The Battle Over Yellowstone Continues: Get Involved

It’s baa-aa-ack. Just when you thought the snowmobiles-in-Yellowstone issue was going away (OK, admit it, if you’ve been following this thing, you’ve NEVER thought the issue was going away), another list of proposals for winter access to Yellowstone National Park has been launched. Several of the proposals, of course, include banning you, I and all other snowmobile riders from this great American treasure.

The battle over access to Yellowstone National Park is worth the fight.

            A lot of people wonder “Why should I care” or say, “I’m never going there, it’s not my fight.” Well, if you care about access to all public land, it truly is your fight, because what happens there will affect access and trails in other parts of the country.

            The fight has been long, frustrating and it’s not going away anytime soon – or at least I HOPE it’s not going away anytime soon, because the only way it’s going to go away in the near future is if the haters win and just ban snowmobile access to the park.

            The worse part of the access battle is that it just defies logic. The people who are calling for an end to snowmobiles in the park are spewing bad statistics and lies to build a case that just isn’t there.

            Here is a link to a Billings Gazette article that outlines the six alternatives currently under discussion. It’s a very quick read and worth your time.  

            Below is the text of my <strong>Snow Goer</strong> column from our December 2009 issue, using the National Park Services own stats to debunk some of the arguments the extreme environmentalists use to say sleds should be banned from the park.

Feel free to pull anything you want out of the column if or when you write to your congress person or comment on the Yellowstone issue through the formal public comment period.

You should care, and it is your fight, too. Also, here’s a link to a photo essay put together by our Tom Kaiser, showing some of the beauty of Yellowstone that some folks are trying to lock us out of.

Stop The Misinformation

By John T. Prusak

“Great news,” the Minneapolis TV anchor gleefully reported. “In the month of July, Yellowstone National Park set a record when more than 900,000 people visited the park. The park also set an all-time high for June, when more than 644,000 people visited America’s first national park. Park officials attribute the boost to relatively low gas prices this summer.”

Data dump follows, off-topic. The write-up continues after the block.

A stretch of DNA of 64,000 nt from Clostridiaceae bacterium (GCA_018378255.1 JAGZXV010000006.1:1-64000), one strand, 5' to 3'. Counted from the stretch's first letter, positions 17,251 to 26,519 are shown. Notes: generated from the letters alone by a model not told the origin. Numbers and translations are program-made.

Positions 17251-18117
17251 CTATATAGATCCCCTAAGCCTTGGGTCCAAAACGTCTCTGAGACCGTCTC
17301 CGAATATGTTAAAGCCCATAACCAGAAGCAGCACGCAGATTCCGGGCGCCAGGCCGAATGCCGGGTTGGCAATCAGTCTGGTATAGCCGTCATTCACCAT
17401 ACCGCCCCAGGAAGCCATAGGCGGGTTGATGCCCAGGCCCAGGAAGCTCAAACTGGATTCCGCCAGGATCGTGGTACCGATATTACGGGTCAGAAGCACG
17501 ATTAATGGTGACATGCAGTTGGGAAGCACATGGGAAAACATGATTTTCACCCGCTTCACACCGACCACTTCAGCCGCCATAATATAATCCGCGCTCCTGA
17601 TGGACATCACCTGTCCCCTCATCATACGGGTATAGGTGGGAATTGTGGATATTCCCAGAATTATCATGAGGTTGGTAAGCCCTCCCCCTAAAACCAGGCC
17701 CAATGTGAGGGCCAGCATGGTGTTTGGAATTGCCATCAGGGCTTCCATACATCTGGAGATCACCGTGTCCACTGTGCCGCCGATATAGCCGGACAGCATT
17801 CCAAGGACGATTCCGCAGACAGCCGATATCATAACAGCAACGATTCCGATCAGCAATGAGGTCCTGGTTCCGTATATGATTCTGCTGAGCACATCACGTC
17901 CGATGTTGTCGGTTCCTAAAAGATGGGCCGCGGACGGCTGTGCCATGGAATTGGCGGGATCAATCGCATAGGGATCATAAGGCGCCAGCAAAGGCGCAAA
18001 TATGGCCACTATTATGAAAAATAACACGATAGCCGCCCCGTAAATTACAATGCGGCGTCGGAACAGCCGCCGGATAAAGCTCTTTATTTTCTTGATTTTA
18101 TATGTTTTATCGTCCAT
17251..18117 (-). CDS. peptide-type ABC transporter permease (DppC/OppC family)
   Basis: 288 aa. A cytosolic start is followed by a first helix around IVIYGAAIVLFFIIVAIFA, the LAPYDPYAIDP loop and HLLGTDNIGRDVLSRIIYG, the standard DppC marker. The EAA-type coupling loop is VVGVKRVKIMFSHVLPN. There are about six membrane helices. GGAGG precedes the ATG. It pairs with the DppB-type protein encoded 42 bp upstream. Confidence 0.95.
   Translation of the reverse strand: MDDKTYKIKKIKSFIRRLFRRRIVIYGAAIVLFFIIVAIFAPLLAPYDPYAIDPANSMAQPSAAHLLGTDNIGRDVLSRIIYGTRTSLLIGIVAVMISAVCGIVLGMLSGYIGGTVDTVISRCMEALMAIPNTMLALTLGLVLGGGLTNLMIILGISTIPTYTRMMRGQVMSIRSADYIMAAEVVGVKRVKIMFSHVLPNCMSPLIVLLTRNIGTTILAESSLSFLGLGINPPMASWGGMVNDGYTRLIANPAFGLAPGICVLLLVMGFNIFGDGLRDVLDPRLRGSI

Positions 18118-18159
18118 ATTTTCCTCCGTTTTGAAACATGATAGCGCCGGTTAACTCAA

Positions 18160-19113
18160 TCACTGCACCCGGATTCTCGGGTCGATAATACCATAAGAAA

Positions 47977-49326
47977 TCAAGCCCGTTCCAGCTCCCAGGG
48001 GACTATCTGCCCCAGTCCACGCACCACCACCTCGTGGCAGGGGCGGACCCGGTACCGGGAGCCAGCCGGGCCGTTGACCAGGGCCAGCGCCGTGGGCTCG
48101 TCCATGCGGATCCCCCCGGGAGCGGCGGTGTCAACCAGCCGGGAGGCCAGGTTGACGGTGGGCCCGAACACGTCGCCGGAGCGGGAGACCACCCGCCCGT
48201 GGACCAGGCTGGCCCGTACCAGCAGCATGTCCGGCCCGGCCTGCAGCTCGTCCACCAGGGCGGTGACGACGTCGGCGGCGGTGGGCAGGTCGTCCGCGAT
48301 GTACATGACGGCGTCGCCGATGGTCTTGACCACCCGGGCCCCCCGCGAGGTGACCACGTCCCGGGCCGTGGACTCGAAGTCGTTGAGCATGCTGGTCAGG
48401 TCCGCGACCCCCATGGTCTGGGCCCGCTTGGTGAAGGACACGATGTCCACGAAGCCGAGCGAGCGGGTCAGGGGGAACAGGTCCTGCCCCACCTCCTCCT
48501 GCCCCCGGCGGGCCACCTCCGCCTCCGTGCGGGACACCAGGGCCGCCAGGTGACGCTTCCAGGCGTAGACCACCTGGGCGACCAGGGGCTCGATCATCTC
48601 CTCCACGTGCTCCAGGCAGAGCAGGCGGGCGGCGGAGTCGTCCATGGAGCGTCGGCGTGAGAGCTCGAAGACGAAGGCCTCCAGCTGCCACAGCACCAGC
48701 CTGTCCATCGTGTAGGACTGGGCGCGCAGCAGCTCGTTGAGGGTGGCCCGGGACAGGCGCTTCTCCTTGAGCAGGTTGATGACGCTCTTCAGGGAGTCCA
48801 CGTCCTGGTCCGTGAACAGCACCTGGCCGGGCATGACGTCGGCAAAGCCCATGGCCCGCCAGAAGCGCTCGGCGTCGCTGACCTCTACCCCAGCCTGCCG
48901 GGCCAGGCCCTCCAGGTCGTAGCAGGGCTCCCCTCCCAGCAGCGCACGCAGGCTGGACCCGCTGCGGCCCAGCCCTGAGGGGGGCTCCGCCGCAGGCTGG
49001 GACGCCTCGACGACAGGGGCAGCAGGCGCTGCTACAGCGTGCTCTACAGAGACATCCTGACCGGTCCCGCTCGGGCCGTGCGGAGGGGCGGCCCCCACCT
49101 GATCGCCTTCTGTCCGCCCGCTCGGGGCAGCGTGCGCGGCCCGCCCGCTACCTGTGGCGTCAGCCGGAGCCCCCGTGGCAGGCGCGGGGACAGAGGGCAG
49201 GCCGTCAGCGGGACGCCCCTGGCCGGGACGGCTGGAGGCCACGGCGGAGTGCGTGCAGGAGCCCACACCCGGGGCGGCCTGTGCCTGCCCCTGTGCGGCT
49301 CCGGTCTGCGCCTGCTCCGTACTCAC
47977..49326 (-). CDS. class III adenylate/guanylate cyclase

Yep, things are looking up in Yellowstone – attendance records were being broken this past summer as people made their way through one of America’s treasures. The hotels and campgrounds in and around the park were packed – it was a great summer, local folks would tell you.

Sure enough, there’s only on thing that’s threatening this great piece of Americana – snowmobiles. Just look at the numbers.

Last winter, fewer than 33,000 snowmobiles entered the park over a four-month

period (all numbers in this piece are from the National Park Service). Those snowmobiles

were required to stay on the trail – a singular ribbon that takes visitors to and from Old

Faithful.

In fact, snowmobiles are allowed on less than 1 percent of the 2.2 million acres

of Yellowstone National Park, and only on strictly enforced, guided tours traveling on

best-available-technology snowmobiles.

            Moreover, combining snowmobiles, automobiles, snow coaches and any other means of travel, Yellowstone had 86,793 visitors from December through March last winter, but from May through October, it’ll have more than 2.7 million visitors, and the total for all of 2008 was 3,066,580.

            So, fewer than 3 percent of annual visitors enter in the four-month winter, and snowmobiles are the problem? During the summer, RVs, trucks, motorcycles, tour buses and passenger cars clog the roadways and fill the campgrounds. None of theses vehicles cause air pollution? None of these people litter?

In fact, we celebrate that many summer visitors in Yellowstone – press releases are written, newspapers rave about Americans getting back to nature, the talking heads gush. It’s as if each of those 900,000 July visitors were magically transported in vehicles that don’t require energy, none of the people ate, drank, had any bodily functions or encountered any animal. Instead, they somehow hovered above the park, and none saw each other – each person was on their own tiny island of peace and solitude.